BCCI president says that opening up venues to crowds will be “a bit of a risk”
Will the entire 2021 IPL be played behind closed doors? BCCI president Sourav Ganguly has hinted that the option cannot be ruled out, saying allowing crowds into the venues could pose a potential “risk”, something a “huge” tournament like the IPL can’t fancy.
While announcing the IPL schedule on Sunday, the BCCI secretary Jay Shah said in a media release that an unspecified segment of initial half of the IPL will be played behind closed doors.
The BCCI’s cautious move for the IPL is in contrast to it allowing both Chennai and Ahmedabad venues being filled up to 50% capacity for the final three matches of the four-Test series against England which ended last weekend. Ganguly pointed out that there was a marked difference between hosting the IPL, an eight-team event, compared to a bilateral series.
“Don’t know yet, depends on the situation,” Ganguly told India Today on Monday. “It’s [IPL] slightly different than a bilateral [series]. If you open up to crowds, there are teams playing in middle, there are teams practising outside as well. Lot of these stadiums have practice pitches outside, and teams practice there because they play every day. So to open it up to crowds, you expect them to get closer to the practicing teams. So that could be a bit of a risk.”
This is the second time that the IPL is being played amid the pandemic. Ganguly said that the BCCI had adopted a similar policy even in 2020 when the IPL had been played without crowds in the UAE. “Dubai also was the same: we started closed doors and expected to open out to the crowds, but since it went so well, we didn’t take the risk of having crowds back, so we’ll see.”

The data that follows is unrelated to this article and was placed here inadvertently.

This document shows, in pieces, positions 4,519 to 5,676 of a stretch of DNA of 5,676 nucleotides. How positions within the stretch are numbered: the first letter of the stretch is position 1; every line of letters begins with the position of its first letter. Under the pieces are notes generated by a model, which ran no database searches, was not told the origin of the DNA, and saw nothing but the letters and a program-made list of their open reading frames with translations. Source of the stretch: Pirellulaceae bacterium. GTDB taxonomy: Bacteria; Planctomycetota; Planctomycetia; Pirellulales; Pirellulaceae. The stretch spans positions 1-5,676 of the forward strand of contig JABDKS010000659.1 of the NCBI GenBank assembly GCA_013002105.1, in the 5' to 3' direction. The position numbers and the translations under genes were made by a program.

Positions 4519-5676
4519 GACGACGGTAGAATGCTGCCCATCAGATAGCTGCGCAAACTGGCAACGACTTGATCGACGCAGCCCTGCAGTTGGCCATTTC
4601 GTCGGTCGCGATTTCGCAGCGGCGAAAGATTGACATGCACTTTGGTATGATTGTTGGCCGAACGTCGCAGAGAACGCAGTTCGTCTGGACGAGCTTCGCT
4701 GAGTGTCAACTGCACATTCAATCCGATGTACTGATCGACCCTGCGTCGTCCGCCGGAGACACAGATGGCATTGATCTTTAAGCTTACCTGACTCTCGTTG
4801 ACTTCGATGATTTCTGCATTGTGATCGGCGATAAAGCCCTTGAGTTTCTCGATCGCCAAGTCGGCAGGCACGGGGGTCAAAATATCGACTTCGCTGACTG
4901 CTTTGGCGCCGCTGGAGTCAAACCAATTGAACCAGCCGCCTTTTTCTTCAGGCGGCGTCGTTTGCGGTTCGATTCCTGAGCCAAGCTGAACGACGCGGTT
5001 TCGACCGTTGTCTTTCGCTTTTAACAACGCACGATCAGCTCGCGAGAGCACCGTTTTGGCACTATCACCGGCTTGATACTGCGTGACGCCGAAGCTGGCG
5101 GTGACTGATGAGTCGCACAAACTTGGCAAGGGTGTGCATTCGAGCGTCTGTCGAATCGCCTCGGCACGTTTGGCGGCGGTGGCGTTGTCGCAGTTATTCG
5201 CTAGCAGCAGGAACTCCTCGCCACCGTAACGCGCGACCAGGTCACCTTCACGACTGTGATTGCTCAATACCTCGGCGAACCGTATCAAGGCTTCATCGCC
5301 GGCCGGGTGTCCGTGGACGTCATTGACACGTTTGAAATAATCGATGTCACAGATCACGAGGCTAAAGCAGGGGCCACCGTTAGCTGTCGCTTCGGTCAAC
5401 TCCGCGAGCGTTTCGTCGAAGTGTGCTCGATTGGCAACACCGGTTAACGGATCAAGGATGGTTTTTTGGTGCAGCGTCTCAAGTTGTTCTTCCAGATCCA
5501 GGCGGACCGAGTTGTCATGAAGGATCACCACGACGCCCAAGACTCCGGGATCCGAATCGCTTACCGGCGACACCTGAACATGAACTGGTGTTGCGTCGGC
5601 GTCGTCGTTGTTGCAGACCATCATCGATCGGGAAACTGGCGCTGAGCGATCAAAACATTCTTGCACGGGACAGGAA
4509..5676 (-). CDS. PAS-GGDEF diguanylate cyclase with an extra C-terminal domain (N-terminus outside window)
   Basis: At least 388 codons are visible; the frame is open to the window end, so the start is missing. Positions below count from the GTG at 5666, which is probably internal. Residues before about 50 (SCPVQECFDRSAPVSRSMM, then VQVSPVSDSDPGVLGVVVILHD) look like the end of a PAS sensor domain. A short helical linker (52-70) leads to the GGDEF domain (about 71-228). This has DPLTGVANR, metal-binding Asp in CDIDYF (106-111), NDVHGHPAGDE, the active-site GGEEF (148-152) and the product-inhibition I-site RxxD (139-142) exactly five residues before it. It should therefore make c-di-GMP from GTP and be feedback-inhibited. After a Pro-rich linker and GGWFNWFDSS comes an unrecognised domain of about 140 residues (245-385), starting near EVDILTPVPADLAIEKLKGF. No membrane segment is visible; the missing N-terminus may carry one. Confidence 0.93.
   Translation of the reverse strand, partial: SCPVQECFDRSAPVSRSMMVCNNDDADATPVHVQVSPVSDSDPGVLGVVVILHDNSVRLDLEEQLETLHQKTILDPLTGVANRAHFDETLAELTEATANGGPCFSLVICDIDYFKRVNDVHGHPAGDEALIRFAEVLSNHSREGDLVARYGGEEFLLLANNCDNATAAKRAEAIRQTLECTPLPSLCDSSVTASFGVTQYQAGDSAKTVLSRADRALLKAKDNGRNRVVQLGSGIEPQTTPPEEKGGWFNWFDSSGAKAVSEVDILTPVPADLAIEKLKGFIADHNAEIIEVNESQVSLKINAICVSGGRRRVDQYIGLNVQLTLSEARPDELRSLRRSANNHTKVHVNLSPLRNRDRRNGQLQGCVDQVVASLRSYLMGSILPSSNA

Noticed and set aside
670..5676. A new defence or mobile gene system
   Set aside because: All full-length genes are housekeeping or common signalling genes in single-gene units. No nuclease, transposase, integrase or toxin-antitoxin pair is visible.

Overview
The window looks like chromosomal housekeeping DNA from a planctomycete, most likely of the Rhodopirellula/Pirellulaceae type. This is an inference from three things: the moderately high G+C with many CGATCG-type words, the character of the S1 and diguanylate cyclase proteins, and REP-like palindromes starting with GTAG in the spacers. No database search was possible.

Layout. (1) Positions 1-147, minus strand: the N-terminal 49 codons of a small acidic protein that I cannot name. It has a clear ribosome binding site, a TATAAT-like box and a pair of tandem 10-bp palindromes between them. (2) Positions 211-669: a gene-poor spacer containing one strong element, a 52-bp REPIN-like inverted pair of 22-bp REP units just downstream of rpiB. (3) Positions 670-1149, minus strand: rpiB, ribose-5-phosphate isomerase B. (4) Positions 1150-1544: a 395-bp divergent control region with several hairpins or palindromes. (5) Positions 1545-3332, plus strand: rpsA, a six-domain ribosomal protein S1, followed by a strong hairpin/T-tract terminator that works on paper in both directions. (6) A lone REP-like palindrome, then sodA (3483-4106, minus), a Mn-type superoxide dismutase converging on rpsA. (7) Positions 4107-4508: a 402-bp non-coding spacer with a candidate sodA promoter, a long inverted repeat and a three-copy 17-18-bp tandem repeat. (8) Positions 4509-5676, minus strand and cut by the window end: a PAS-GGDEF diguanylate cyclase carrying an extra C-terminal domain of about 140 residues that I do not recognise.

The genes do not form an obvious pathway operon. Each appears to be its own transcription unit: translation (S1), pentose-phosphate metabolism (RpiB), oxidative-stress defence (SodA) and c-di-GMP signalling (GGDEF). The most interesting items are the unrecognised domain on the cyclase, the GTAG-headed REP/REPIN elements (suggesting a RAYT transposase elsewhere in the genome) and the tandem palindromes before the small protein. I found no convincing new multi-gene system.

As explained previously, one big reason the BCCI wants to have an incident-free IPL is because India will be hosting the 16-team men’s ICC T20 World Cup, scheduled to begin late October with the final on November 14. The ICC has not yet finalised the venues and the schedule for the T20 World Cup, but its chief executive officer Manu Sawhney recently said the global body will be monitoring closely the T20 events like IPL before finalising the protocols.
This time the IPL has shortlisted six venues – Chennai, Bengaluru, Kolkata, Mumbai, Delhi and Ahmedabad – for the 52-day tournament comprising 60 matches. Unlike previous IPL editions conducted in India, which entailed teams flying across the country multiple times, this time the IPL has ensured the eight teams will travel just thrice.
According to Ganguly, the IPL travel plan was mapped on the similar lines of the India-England series, the Syed Mushtaq Ali Trophy, and the Vijay Hazare Trophy. “We’ve done it in clusters,” he said. “So there will be three flights maximum for every team, hopefully we’ll manage. Because, see, with the England tour, India have gone to Chennai, Ahmedabad and will go to Pune. And also the domestic teams [would’ve travelled to a couple of venues – one for group stages and another for knockouts]. We’re trying to do it that way only. Hopefully it’ll be fine, the numbers are much less, it’s a lot better but fingers crossed.
It’s a huge tournament. The BCCI did it successfully in Dubai and hopefully we’ll be able to get through this time as well.”